Sauropedia

A tribute to the 1993-1998 'Dinosaurs!' collection by Orbis Publishing Ltd.

Lambeosaurus January 27, 2012

Filed under: Ornithopoda — muzillu @ 2:01 pm

Lambeosaurus had a toothless beak and a strange-looking crest on its head.

This herbivorous dinosaur had pebbly skin with scales that fitted together like a mosaic. Lambeosaurus usually walked on four feet, but when threatened it ran off on its powerful hind legs. It relied on its sharp eyes and good hearing to sense danger.

This is a well-known dinosaur, and gives its name to the lambeosaurine hadrosaurids (those with ornate hollow crests on their heads). Its remains were discovered in 1889, but it was not recognized as a distinct genus until 1923. More than 20 fossils have been found. The wide geographical range of the finds suggests that it lived all along the western shore of the late Cretaceous inland sea of North America.

Factbox

Name: Lambeosaurus, meaning ‘Lambe’s lizard’, after the Canadian palaeontologist Lawrence Lambe

Size: 15m long

Food: leaves and other parts of plants

Lived: 70-66 million years ago in the Late Cretaceous Period in Alberta, Canada; the USA and Mexico

The hollow crest on the top of the head is in the shape of an axe, with a squarish blade sticking up and a shaft pointing backwards. The square portion is the hollow part with the convoluted nasal passages, while the spike is solid. The crest of the larger species, L. magnicristatus, has a larger hollow portion, bigger than the skull itself, and a very small spike. The skin is thin and covered in small polygonal scales.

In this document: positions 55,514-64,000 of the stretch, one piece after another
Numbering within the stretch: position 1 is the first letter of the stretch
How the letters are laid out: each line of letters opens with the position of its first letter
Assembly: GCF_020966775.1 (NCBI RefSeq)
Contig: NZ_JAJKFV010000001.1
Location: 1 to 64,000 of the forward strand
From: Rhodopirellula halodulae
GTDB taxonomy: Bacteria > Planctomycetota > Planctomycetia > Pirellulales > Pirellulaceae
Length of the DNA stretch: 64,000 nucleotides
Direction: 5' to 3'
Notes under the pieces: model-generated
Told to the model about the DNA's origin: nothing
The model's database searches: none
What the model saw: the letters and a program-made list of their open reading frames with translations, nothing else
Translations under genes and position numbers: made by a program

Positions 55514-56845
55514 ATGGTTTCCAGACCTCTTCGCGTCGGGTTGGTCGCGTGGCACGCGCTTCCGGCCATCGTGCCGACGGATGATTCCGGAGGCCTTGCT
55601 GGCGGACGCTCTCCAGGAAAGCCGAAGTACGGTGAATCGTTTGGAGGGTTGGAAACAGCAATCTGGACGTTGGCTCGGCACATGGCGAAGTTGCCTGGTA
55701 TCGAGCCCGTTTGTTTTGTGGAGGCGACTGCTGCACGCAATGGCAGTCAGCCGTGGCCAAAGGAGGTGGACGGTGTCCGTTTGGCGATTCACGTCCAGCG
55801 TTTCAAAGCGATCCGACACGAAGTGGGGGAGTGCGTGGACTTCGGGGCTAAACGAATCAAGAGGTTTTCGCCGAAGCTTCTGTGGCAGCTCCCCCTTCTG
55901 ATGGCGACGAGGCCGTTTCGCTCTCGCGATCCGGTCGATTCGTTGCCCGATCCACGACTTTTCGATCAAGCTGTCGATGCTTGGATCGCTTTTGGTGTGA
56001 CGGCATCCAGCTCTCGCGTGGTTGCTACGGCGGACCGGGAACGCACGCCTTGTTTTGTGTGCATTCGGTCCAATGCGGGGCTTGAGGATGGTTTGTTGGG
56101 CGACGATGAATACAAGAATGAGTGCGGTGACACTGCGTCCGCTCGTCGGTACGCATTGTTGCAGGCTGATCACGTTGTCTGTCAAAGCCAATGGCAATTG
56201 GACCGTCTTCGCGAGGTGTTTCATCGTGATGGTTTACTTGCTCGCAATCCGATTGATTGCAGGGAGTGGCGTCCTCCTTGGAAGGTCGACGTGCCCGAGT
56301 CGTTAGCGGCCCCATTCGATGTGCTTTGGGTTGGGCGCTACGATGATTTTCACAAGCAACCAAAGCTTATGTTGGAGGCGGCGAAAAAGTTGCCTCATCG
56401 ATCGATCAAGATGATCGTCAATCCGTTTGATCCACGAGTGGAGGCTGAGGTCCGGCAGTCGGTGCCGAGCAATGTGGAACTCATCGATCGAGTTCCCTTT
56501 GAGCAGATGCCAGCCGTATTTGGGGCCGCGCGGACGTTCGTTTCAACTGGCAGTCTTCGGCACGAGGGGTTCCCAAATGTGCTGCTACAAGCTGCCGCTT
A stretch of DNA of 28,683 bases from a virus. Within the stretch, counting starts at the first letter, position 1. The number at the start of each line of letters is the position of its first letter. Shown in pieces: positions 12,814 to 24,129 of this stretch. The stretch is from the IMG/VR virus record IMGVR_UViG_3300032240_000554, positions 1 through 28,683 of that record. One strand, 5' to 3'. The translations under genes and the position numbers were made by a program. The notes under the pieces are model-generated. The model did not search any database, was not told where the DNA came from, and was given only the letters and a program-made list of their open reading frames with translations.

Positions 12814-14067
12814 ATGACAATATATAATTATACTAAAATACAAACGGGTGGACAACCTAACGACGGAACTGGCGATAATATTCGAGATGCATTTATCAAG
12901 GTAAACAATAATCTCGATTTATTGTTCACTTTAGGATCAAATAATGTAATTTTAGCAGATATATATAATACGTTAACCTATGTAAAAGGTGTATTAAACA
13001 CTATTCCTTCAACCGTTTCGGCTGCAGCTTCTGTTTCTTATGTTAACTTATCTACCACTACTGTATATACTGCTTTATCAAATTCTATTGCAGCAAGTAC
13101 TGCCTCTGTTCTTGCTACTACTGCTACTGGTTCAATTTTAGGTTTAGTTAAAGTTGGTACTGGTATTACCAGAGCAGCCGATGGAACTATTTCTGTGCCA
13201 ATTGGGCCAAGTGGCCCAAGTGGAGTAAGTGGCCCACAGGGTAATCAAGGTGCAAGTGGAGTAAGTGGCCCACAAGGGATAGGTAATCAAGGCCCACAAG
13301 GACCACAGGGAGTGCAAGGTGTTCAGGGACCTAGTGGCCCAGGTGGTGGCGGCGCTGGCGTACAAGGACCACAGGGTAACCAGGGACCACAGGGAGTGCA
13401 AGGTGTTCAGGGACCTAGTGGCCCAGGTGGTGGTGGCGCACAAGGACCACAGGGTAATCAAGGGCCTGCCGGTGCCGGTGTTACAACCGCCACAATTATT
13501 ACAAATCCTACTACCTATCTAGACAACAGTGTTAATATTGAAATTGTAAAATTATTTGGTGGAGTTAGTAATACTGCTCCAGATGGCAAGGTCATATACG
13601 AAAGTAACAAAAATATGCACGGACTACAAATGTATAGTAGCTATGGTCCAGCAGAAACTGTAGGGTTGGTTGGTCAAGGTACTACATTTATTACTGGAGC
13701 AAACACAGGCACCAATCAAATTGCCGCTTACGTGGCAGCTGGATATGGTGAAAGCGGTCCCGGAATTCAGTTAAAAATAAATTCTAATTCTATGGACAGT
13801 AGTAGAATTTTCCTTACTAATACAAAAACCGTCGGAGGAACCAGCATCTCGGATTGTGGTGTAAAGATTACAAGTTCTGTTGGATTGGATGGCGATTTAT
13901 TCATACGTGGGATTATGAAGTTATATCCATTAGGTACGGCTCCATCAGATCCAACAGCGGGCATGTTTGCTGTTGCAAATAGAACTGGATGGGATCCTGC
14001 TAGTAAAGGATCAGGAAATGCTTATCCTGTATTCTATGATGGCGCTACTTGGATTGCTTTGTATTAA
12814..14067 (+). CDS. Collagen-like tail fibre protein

As males had larger crests, it may have been a way to tell them apart from females. Some experts think the crest was used as a ‘snorkel’ if Lambeosaurus went underwater. It is more likely that it was used to make sounds. One scientist discovered that, as air moved through the crest of a similar dinosaur, it sounded like a medieval horn. So, Lambeosaurus could have had its own distinctive call.

Inside its huge 2m-long skull, Lambeosaurus had hundreds of small, sharp teeth for crunching pine needles, woody twigs or seeds. When the teeth wore down, new ones grew to replace them.

Advertisements
 

Leave a Reply

Fill in your details below or click an icon to log in:

WordPress.com Logo

You are commenting using your WordPress.com account. Log Out / Change )

Twitter picture

You are commenting using your Twitter account. Log Out / Change )

Facebook photo

You are commenting using your Facebook account. Log Out / Change )

Google+ photo

You are commenting using your Google+ account. Log Out / Change )

Connecting to %s